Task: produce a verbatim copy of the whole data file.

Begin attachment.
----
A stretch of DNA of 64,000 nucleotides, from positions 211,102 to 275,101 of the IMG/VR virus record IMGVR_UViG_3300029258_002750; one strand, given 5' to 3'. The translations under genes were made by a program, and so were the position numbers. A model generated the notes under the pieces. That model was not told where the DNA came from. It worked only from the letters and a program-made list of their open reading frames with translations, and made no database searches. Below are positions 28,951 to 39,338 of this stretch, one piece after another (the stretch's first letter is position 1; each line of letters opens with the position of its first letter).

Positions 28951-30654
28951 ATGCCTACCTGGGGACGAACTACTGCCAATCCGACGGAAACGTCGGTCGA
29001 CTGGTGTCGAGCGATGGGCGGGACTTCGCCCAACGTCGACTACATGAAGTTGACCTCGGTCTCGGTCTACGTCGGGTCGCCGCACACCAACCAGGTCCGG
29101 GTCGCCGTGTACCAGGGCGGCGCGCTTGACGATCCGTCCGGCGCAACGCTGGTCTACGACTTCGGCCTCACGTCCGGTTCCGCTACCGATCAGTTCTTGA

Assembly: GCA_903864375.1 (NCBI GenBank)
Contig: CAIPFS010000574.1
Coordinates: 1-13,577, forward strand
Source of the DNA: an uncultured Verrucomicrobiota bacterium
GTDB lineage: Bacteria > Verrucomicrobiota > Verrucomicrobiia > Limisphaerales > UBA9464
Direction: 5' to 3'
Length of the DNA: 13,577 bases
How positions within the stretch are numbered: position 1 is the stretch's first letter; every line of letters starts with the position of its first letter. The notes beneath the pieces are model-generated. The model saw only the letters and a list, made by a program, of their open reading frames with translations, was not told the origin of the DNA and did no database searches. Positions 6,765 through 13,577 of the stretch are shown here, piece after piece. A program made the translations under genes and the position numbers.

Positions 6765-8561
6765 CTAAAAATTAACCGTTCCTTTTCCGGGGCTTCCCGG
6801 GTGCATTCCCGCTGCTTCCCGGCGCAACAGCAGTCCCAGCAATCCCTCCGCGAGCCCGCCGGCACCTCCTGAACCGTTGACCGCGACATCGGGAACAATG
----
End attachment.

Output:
A stretch of DNA of 64,000 nucleotides, from positions 211,102 to 275,101 of the IMG/VR virus record IMGVR_UViG_3300029258_002750; one strand, given 5' to 3'. The translations under genes were made by a program, and so were the position numbers. A model generated the notes under the pieces. That model was not told where the DNA came from. It worked only from the letters and a program-made list of their open reading frames with translations, and made no database searches. Below are positions 28,951 to 39,338 of this stretch, one piece after another (the stretch's first letter is position 1; each line of letters opens with the position of its first letter).

Positions 28951-30654
28951 ATGCCTACCTGGGGACGAACTACTGCCAATCCGACGGAAACGTCGGTCGA
29001 CTGGTGTCGAGCGATGGGCGGGACTTCGCCCAACGTCGACTACATGAAGTTGACCTCGGTCTCGGTCTACGTCGGGTCGCCGCACACCAACCAGGTCCGG
29101 GTCGCCGTGTACCAGGGCGGCGCGCTTGACGATCCGTCCGGCGCAACGCTGGTCTACGACTTCGGCCTCACGTCCGGTTCCGCTACCGATCAGTTCTTGA

Assembly: GCA_903864375.1 (NCBI GenBank)
Contig: CAIPFS010000574.1
Coordinates: 1-13,577, forward strand
Source of the DNA: an uncultured Verrucomicrobiota bacterium
GTDB lineage: Bacteria > Verrucomicrobiota > Verrucomicrobiia > Limisphaerales > UBA9464
Direction: 5' to 3'
Length of the DNA: 13,577 bases
How positions within the stretch are numbered: position 1 is the stretch's first letter; every line of letters starts with the position of its first letter. The notes beneath the pieces are model-generated. The model saw only the letters and a list, made by a program, of their open reading frames with translations, was not told the origin of the DNA and did no database searches. Positions 6,765 through 13,577 of the stretch are shown here, piece after piece. A program made the translations under genes and the position numbers.

Positions 6765-8561
6765 CTAAAAATTAACCGTTCCTTTTCCGGGGCTTCCCGG
6801 GTGCATTCCCGCTGCTTCCCGGCGCAACAGCAGTCCCAGCAATCCCTCCGCGAGCCCGCCGGCACCTCCTGAACCGTTGACCGCGACATCGGGAACAATG